Friday, March 13, 2015
Parashas Parah 5635 Second Ma'amar
This week we read the laws of the red heifer. The red heifer's ashes purify. The Torah tells us to burn not only the heifer, but also wood from a cedar and a hyssop, and a scarlet thread.
Rashi1 cites a Midrash2 explaining that metaphorically the entire procedure of the red heifer is a purification and atonement for the sin of the golden calf. In this context the cedar tree which is very tall represents one whose arrogance causes him to sin. The hyssop grows low to the ground and the scarlet thread in Hebrew is synonymous with the Hebrew word for worm. These represent humility. The Midrash states that a haughty person who sinned should humble himself like a hyssop and a worm. Haughtiness causes a person to sin. Humility prevents it.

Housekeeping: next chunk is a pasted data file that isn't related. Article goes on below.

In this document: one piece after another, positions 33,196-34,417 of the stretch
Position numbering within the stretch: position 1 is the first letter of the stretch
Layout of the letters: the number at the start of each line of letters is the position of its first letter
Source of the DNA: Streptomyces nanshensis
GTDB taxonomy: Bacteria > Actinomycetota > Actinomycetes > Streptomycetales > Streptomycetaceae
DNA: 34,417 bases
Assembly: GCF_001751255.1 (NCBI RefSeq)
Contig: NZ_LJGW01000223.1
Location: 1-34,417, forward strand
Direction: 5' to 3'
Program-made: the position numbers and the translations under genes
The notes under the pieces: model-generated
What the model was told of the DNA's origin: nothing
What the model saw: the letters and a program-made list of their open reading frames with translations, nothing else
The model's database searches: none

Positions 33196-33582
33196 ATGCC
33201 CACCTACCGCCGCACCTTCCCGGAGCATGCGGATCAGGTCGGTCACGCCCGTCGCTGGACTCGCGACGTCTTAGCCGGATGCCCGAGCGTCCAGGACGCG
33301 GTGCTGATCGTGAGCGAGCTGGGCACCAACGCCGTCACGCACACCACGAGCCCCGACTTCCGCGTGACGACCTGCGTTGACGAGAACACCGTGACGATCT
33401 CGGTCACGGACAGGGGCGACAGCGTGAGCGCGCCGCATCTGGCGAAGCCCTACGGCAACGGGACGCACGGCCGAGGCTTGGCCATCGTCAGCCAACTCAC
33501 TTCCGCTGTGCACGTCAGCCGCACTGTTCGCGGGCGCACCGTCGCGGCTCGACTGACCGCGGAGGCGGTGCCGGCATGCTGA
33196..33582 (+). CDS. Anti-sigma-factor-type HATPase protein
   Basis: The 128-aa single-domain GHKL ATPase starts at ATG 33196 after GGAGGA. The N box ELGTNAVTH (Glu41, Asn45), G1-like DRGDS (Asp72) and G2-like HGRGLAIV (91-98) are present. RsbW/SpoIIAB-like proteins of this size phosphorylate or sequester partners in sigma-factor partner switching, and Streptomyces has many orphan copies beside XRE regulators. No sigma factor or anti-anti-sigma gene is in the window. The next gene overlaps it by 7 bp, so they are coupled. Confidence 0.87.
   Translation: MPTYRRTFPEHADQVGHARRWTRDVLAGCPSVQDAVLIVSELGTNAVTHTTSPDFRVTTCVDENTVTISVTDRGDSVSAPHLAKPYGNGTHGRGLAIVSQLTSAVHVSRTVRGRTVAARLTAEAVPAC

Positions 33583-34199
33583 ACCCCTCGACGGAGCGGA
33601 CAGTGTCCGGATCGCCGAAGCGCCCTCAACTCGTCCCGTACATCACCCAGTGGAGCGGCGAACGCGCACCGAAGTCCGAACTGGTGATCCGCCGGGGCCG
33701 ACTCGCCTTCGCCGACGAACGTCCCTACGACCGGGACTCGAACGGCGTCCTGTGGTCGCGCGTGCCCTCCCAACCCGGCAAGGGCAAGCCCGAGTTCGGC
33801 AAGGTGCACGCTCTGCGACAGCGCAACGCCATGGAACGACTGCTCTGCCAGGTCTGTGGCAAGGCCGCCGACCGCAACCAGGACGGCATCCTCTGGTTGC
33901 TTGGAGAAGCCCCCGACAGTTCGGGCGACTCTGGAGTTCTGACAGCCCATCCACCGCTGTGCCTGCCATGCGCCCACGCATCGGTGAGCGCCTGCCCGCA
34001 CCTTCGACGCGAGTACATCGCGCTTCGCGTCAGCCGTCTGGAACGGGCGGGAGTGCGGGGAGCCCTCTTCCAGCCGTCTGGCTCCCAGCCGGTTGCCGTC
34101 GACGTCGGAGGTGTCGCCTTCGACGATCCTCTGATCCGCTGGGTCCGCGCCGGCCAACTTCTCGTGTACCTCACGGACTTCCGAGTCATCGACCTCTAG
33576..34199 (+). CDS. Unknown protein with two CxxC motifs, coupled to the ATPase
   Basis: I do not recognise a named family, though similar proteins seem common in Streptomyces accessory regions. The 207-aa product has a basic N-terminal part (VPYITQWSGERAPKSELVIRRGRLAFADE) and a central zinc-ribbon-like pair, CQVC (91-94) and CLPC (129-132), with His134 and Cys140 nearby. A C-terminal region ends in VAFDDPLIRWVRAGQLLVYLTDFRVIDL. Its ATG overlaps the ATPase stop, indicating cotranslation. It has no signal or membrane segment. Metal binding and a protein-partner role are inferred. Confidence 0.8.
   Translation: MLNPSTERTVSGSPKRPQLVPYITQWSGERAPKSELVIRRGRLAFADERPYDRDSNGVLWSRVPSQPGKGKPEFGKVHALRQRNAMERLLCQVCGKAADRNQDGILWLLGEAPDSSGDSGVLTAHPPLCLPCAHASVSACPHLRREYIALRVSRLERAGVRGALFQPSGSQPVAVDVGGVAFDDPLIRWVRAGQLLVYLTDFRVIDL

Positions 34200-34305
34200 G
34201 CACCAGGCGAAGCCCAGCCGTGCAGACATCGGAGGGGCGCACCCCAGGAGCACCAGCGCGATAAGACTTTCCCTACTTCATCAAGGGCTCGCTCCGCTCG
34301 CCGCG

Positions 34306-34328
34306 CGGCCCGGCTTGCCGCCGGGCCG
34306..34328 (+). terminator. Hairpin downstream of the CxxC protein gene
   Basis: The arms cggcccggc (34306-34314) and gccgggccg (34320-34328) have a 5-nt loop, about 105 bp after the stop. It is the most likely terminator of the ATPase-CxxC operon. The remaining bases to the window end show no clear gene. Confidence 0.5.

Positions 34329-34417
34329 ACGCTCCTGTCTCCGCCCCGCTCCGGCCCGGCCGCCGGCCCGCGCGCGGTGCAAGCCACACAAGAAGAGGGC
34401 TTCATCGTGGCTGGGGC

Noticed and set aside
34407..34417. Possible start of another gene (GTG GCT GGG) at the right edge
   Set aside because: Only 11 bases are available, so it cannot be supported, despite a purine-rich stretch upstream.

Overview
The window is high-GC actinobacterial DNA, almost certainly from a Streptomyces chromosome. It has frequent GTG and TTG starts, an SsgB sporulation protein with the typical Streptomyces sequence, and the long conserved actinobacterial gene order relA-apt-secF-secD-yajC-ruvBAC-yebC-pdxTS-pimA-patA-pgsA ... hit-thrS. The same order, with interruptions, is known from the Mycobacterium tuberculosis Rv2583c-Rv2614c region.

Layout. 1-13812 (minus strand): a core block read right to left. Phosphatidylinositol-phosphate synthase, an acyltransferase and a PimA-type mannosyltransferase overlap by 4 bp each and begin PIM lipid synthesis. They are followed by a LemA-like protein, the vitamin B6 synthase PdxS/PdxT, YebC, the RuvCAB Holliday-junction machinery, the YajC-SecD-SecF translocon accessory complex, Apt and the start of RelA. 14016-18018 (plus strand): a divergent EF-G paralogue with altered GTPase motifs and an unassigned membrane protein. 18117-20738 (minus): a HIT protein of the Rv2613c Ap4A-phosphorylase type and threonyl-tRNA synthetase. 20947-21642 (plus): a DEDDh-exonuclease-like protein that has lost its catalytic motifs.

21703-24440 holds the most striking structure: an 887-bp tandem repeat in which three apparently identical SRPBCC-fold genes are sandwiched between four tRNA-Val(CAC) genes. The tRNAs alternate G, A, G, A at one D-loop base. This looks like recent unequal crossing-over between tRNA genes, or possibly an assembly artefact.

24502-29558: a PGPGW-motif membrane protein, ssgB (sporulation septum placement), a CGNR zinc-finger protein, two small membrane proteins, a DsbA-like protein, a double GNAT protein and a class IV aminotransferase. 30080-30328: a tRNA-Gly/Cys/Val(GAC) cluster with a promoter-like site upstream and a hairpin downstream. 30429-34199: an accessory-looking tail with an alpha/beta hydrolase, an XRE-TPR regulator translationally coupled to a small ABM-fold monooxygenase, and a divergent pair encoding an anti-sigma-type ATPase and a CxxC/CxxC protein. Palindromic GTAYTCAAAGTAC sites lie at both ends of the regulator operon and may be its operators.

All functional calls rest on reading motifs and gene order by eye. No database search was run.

The Sfas Emes asks, why is the cedar wood in the ash mixture? The cedar representing arrogance is what we want to stay away from. Shouldn't the mixture contain only the symbols of humility, the character trait that we strive to attain?
The Sfas Emes explains that the cedar wood is part of the ash mixture because arrogance can actually be used as a tool for reaching humility. When a person who is arrogant contemplates God, he is moved to ask himself, how can his heart be filled with arrogance before the Master of everything? Inevitably he is humbled and overcome with shame.
This itself is a rectification for the sin of haughtiness. May we merit it. Amen!
1 Bamidbar 19:22, Eitz Erez
2 Bamidbar R. 19:3